what is the answer?

This is a post from beagle’s blog: Out of touch with Iraq Reality

We just passed the 3,600 US military personel killed in Iraq mark. I can’t help but think of the children and other family members of those who have died in this war.

Today president Bush said this (quoted from the New York Times):

“I fully understand that when you watch the violence on TV every night, people are saying, ‘Is it worth it, can we accomplish an objective?’ Well, first I want to tell you, yes, we can accomplish this fight and win in Iraq. And secondly, I want to tell you, we must, for the sake of our children and grandchildren.�

For the sake of our children and grandchildren? Oh really? Right.

My response to his post was this:

One version of reality is this: the U.S. Strategic Petroleum Reserve currently holds about 570 million barrels of oil. Given that the U.S. imports about half of its oil, the Strategic Petroleum Reserve would run out in about 60 days if all our imports were suddenly cut off.

Iraq currently has 112 billion barrels of oil in it reserves – the world’s second largest proven reserve. Perhaps President Bush is thinking about more than the short-term. Imagine what would happen if our imports were cut-off? Can we afford to leave the nation exposed to that kind of risk?

War sucks! But as Clausewitz said, war is politcs by other means. We only have to read the history books to see that the reality of Iraq is not a new story. Nation-states act out of their own self-interest no matter how much they try to dress up the trimmings.

I’ve been a soldier and it’s bloody hard work and a deadly serious business. But we volunteered knowing the hazards of our chosen profession. General Macarthur once remarked that it is the soldiers who prays for peace the most for he is the one who must bare the burdens of war.

There are so many variables to consider. Choosing the right course of action is tough. What is the cost of peace? What is the cost of maintaining the way of life we take so much for granted?

Crude oil is used to produce fuel for cars, trucks, airplanes, boats and trains. It is also used for a wide variety of other products including asphalt for roads, lubricants for all kinds of machines, plastics for toys, bottles, food wrap and computers.

How many of us consider what it means to turn the key in our ignitions or hop on a bus or train to go to work or fly somewhere on holiday? We want access to these things, but do we know the true cost of having them? Would we be prepared to give these things up?

Perhaps we are just victims of our own cleverness. I don’t know. I also don’t know what the answer is.

peace,

clay

Comments

  1. Shinade

    I will be brave enough to answer. My son-in-law will soon be in Iraq—if he is not already over there. He already did his time in Desert Storm and then retired. He went back into the Guard because as a middle class working family they needed the money. I for one am willing to walk if it will save a soldier’s life. And, if President Bush wants to fight a war so bad—then use the regular Army—he is robbing our states of our National Guard. Eventually when he has been outwitted enough by the extremist and almost all of our military capability is over there—-they will strike again here—and, it will be bad. And, where will our protection be? In Iraq stuck in the middle of a civil war—which by the way–president Bush now wants to also arm the Sunnis. So our soldiers are over there in the middle of a civil war and our government is now trying to arm both sides. This is insanity. I have no definitive answer or solution—but, I do know that it does not lie within Iraq. ~jackie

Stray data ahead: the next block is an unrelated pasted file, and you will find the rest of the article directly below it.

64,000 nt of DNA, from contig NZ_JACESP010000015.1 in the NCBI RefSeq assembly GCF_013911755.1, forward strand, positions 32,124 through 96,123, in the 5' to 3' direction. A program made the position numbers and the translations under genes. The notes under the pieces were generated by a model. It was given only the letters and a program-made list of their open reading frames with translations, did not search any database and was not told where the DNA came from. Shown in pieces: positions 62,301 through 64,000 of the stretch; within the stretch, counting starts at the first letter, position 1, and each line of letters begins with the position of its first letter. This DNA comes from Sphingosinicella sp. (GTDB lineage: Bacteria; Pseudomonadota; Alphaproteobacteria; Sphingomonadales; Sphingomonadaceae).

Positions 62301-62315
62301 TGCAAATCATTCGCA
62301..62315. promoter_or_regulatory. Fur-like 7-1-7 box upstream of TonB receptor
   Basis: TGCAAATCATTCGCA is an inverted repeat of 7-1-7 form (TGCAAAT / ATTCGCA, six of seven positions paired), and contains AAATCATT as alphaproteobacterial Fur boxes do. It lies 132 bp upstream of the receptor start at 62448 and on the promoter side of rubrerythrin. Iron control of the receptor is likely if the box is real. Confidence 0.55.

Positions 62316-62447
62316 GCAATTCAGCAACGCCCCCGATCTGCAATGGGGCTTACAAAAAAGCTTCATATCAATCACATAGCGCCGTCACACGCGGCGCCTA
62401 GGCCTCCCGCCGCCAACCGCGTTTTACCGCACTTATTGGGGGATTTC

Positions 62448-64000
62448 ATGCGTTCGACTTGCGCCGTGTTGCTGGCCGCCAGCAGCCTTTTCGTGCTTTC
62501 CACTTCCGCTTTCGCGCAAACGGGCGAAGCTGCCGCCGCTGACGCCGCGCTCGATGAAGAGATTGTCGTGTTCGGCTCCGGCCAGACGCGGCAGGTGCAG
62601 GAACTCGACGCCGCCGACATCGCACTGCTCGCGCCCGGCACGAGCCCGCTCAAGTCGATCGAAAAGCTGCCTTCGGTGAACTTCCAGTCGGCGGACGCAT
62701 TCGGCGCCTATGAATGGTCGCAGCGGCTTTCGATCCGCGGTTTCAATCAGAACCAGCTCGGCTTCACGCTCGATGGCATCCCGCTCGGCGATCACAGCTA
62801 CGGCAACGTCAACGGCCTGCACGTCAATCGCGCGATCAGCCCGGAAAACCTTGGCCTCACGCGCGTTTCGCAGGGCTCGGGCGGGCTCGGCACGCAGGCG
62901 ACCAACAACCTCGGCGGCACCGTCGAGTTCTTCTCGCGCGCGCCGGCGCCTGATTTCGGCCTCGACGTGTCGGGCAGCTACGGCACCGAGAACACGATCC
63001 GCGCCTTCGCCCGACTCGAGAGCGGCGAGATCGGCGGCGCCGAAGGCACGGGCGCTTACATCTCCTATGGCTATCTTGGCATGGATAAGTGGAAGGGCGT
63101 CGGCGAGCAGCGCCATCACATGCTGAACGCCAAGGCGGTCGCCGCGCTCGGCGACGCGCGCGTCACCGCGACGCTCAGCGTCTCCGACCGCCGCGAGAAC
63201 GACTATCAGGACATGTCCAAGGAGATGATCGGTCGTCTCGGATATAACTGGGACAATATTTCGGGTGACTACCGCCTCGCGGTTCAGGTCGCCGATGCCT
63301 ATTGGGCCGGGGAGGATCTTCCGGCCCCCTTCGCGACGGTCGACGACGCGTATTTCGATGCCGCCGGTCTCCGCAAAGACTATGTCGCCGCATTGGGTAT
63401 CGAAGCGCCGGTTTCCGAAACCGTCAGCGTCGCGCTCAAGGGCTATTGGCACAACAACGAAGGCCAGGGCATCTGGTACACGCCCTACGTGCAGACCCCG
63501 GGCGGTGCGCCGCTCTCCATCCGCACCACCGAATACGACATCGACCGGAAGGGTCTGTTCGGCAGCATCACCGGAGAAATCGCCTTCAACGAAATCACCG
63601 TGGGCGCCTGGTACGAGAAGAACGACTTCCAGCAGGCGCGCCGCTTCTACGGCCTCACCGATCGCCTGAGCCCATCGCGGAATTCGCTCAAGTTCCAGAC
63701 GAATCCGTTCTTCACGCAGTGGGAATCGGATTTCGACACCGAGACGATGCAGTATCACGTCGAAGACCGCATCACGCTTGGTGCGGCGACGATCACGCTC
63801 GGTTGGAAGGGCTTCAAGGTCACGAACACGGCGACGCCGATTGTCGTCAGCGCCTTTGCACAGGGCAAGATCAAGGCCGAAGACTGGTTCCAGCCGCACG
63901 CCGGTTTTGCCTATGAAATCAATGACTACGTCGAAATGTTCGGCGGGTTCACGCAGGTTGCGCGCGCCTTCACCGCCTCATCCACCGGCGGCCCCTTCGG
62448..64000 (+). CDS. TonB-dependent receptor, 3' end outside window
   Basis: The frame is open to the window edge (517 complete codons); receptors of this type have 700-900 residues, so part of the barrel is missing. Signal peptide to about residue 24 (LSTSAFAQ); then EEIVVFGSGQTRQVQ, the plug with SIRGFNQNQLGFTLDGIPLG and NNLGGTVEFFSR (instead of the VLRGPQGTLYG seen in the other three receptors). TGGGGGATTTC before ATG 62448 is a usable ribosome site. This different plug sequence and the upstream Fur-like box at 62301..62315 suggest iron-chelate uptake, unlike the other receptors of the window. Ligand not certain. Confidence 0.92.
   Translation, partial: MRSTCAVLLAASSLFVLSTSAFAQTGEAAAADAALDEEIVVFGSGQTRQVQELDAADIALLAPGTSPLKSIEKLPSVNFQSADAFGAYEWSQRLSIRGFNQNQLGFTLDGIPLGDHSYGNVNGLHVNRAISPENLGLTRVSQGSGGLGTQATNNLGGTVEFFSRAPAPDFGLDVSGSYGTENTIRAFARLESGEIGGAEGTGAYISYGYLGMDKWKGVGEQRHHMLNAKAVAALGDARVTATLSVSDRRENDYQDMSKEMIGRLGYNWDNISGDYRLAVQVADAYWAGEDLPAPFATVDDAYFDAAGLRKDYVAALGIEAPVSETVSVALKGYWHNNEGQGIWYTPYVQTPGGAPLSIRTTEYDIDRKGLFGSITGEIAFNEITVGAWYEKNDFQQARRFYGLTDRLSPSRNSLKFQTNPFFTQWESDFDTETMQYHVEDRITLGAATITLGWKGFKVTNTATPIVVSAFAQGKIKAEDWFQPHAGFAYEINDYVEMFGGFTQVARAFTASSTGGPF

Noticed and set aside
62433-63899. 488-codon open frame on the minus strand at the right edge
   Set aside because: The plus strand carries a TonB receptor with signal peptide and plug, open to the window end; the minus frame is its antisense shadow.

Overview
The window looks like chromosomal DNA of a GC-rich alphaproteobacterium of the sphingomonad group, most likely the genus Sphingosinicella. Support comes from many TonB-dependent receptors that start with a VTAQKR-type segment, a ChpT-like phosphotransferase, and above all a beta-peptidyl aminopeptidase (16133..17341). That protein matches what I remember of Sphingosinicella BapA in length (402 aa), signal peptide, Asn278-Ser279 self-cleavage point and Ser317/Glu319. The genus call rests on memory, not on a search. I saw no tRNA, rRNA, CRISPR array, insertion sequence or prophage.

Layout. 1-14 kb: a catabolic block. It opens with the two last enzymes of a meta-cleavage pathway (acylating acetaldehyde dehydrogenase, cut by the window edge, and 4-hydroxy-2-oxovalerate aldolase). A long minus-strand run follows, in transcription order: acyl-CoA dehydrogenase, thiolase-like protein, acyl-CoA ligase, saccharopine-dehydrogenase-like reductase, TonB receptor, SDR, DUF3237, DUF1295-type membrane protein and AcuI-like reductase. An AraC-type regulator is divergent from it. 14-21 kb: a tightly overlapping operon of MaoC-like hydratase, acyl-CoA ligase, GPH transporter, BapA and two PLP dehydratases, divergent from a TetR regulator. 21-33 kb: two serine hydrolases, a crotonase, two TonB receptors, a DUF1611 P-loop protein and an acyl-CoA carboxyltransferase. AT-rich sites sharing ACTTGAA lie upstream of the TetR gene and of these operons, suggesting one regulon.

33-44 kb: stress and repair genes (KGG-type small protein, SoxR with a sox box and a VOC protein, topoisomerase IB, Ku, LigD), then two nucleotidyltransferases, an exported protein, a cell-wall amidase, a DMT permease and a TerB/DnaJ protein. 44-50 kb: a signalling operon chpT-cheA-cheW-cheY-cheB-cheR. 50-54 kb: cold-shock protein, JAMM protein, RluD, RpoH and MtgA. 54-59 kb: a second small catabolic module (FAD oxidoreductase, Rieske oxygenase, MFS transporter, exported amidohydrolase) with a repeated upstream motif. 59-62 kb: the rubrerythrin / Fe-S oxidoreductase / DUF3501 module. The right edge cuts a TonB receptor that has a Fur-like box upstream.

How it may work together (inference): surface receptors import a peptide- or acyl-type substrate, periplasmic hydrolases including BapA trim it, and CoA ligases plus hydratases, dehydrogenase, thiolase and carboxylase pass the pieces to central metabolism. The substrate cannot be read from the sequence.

2. Shinade

    I didn’t mean to sound so rude—but, sometimes MoonDanzer comes out in shinade. I understand your point and my son-in-law is 100% Army—and has been since he was 18—we just didn’t expect him to face war again while serving in the National Guard. But, we are proud of him—he is not running to Canada….he is going and doing his duty. But, I do believe that if we could invest even 1/2 of the money that is being spent in this effort inside of Iraq to find alternatives to crude oil—we might just find some. But, then that wouldn’t serve the interest of President Bush’s family would it? There are answers—we just have to come together as a nation and force change. We have allowed the elite in this country to divide us for too long. Because if we ever all stand together—then where would all their riches be? America will survive this—but, it will be a long hard road for many generations to come. Peace`jackie

  3. Profile photo of Clay
    Clay Post author

    Hi Jackie,

    I took no offense from your response, nor did I consider your words to be rude. They are simply how you feel. And you’re right, one of the founding principles of democracy or representative government is that the people elect leaders whom they feel best represent their views and whom they trust to what is right for the good of the people they represent. When the leader no longer represents what the people want, then they have the right and the obligation to elect new leaders.

    On another note, a lot of my friends and former brothers-in-arms have been or are in Iraq. I pray for their safety and safe return and for the safe return of your son-in-law.

    peace and love,
    clay

  4. Tim Clague

    I read somewhere that the amount that the war has cost would mean that the US could have give $32,000 to every citizen in Iraq. That might be enough to have secured the supply.

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